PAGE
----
The first problem I think is that although through ‘CAF’ strategies countries can avoid competing with more developed countries in industries they are inherently inefficient at unfortunately there are still lots of poor countries whose comparative advantage is in labour intensive industries left to compete with. Countries in an effort to support their domestic industries may employ protectionist measures or risk having them out-competed. Even if a country’s countries are able to survive the competition between so many companies operating in the same industry inevitably erodes the profit margins. This is crucial because it is exactly this economic surplus from which future capital accumulation is supposed to arise. This competition not only occurs between poor developing countries but also developed countries because as the cost of copying technology is lower than the cost of innovating countries – at least to some extent – can converge. This is usually viewed as a good thing but it has the unwanted by product of resulting in economies with similar economic structures and therefore increased competition.
CONTINUOUS CAPITAL ACCUMULATION? OR DISCRETE?
Yifu Lin assumes that through focusing on the industries in which countries have a comparative advantage countries can gradually shift the isocost line and move away from labour intensive industries towards more capital intensive industries. This picture however is too simplistic because capital cannot be viewed as a continuous line. The reality is that accumulating capital in car manufacturing doesn’t mean that you can then smoothly jump to accumulating capital in ship manufacture. They don’t transfer that easily. This is also true of expertise and human capital. In reality each industry is relatively discrete. This means that countries can get trapped in a specific set of industries which they are viable at but cannot switch to different and perhaps more capital intensive industries without huge investment. Which of course leads us to exactly the same problem we were hoping ‘CAF’ would solve; that of a poor country trying to transition to a more capital intensive industrial structure but not having the capital to do it. Yifu Lin argues that because China enjoyed little economic growth in the 20 years until 1978 therefore China’s plan of transitioning to heavy industry was a failure, despite the incredible capital accumulation numbers. I would argue that perhaps China just showed an incredible resolve for a poor country to make itself poorer in the short-run so that in the long-run it can fundamentally shift its industrial structure and build the foundation for future runaway economic growth. For countries not willing to take this Faustian bargain the future may be bleak as the country gets trapped specializing in labour intensive industries and other countries become more and more efficient in the capital intensive industries.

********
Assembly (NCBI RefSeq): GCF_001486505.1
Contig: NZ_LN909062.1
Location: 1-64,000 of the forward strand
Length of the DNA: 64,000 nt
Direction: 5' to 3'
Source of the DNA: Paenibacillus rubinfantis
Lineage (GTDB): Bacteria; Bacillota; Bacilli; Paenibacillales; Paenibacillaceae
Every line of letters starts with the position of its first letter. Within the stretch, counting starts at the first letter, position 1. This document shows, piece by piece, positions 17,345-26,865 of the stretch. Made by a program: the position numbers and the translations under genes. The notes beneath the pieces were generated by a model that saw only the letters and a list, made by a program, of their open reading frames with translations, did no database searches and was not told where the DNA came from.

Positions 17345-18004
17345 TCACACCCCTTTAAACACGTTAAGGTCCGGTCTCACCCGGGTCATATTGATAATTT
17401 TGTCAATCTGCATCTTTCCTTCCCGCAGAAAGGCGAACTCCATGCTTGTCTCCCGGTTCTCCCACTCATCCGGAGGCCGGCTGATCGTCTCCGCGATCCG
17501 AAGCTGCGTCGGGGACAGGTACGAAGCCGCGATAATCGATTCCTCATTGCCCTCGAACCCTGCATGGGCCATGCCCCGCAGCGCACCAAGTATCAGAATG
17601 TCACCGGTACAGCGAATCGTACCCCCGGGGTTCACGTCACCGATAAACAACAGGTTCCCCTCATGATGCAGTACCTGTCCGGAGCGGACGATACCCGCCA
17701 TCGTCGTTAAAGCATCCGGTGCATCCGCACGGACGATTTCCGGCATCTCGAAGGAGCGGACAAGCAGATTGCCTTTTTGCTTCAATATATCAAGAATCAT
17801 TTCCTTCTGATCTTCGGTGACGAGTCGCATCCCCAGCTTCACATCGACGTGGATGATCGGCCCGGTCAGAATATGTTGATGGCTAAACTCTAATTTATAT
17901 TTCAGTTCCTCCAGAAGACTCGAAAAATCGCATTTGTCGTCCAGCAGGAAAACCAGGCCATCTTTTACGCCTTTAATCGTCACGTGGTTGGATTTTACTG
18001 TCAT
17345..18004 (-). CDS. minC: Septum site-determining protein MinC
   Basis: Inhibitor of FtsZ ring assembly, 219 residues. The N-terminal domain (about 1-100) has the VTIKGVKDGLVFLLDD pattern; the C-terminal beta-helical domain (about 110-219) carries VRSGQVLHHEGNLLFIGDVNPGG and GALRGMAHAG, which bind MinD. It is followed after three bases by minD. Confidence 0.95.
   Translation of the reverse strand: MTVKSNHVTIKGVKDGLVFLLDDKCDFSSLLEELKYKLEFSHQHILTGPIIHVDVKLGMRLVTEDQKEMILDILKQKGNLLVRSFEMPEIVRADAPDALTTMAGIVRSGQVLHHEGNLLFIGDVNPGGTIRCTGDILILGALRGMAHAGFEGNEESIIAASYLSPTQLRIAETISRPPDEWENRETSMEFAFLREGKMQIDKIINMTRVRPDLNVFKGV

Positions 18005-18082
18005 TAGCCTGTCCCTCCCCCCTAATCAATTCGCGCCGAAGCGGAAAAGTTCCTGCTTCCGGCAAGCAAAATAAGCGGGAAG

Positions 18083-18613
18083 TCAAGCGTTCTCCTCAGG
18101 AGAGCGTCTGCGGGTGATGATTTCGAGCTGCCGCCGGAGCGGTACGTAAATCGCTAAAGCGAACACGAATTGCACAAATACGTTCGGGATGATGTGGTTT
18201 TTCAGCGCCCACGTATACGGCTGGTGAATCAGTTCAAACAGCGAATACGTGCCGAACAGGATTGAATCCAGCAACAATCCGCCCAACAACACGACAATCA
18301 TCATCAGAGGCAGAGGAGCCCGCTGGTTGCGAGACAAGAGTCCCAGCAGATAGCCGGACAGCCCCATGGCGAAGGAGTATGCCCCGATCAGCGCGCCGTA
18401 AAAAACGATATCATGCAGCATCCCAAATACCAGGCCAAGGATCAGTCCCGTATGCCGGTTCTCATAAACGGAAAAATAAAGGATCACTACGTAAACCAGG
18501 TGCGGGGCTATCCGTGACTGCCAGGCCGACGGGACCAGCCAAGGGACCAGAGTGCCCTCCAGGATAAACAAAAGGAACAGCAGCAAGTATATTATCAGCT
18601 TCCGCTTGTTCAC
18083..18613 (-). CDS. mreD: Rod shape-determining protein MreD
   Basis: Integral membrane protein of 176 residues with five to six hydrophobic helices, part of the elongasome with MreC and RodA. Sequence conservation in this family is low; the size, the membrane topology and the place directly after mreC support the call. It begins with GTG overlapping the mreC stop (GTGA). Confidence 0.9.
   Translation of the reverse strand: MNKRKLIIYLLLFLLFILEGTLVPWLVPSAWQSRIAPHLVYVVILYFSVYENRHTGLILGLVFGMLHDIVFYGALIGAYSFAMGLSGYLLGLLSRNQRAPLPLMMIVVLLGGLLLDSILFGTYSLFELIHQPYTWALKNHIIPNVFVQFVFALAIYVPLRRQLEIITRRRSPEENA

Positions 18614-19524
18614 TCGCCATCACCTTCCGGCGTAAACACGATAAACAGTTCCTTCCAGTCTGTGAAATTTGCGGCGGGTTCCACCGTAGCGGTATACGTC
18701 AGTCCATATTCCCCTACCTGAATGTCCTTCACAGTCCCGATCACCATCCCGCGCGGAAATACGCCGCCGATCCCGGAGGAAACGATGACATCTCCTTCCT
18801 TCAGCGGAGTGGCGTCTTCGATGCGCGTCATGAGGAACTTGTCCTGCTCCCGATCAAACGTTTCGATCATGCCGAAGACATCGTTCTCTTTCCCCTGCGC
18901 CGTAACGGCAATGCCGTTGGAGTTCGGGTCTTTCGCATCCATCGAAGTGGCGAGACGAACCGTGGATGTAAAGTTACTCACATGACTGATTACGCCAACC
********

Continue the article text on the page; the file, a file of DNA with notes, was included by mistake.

COMPARATIVE ADVANTAGE ASSUMES FULL EMPLOYMENT
This last critique is perhaps the most controversial. To take the previous example of Russia and the United States even though America enjoys an absolute advantage over Russia in the production of both ipods and grain America specializes in its comparative advantage ipods and Russia in its comparative advantage grain. At the heart of comparative advantage though is the assumption that America doesn’t produce grain because its limited factors of production would be better spent producing ipods. However if America had sufficient factors of production to produce enough ipods and grain to satisfy world demand then the United States with its absolute advantage in both industries would out-compete Russia and Russian workers and capital would be left unemployed. It sounds of course implausible because surely the Russian factors of production would be employed doing something else but as we have seen in the Great Depression it is possible for economies to last long periods without fully utilizing all its factors of production. In fact it could be argued that most of economic theory is about jump-starting economies out of low employment equilibriums into high employment equilibriums. I think this critique is particularly significant because as I argued in another essay titled ‘Technology growth leads to mass unemployment’ I think there are compelling arguments to believe that unemployment of factors of production and in particular labour could soon be a widespread problem. Of course, this is against our economic intuition because our economic history is one of our economies and labour forces shifting from labour intensive agriculture to labour intensive manufacturing to labour intensive services. Thus although much of our economic growth has been fuelled by the automatization of the efforts of labour there have always been new industries to soak up the unemployed workers. I think now for the first time in human history that is potentially not going to be the case. In particular this oncoming robotization points to a fundamental decoupling of labour and capital such that in many manufacturing processes the concept of a diminishing return to capital because of limited labour to work that capital will become meaningless.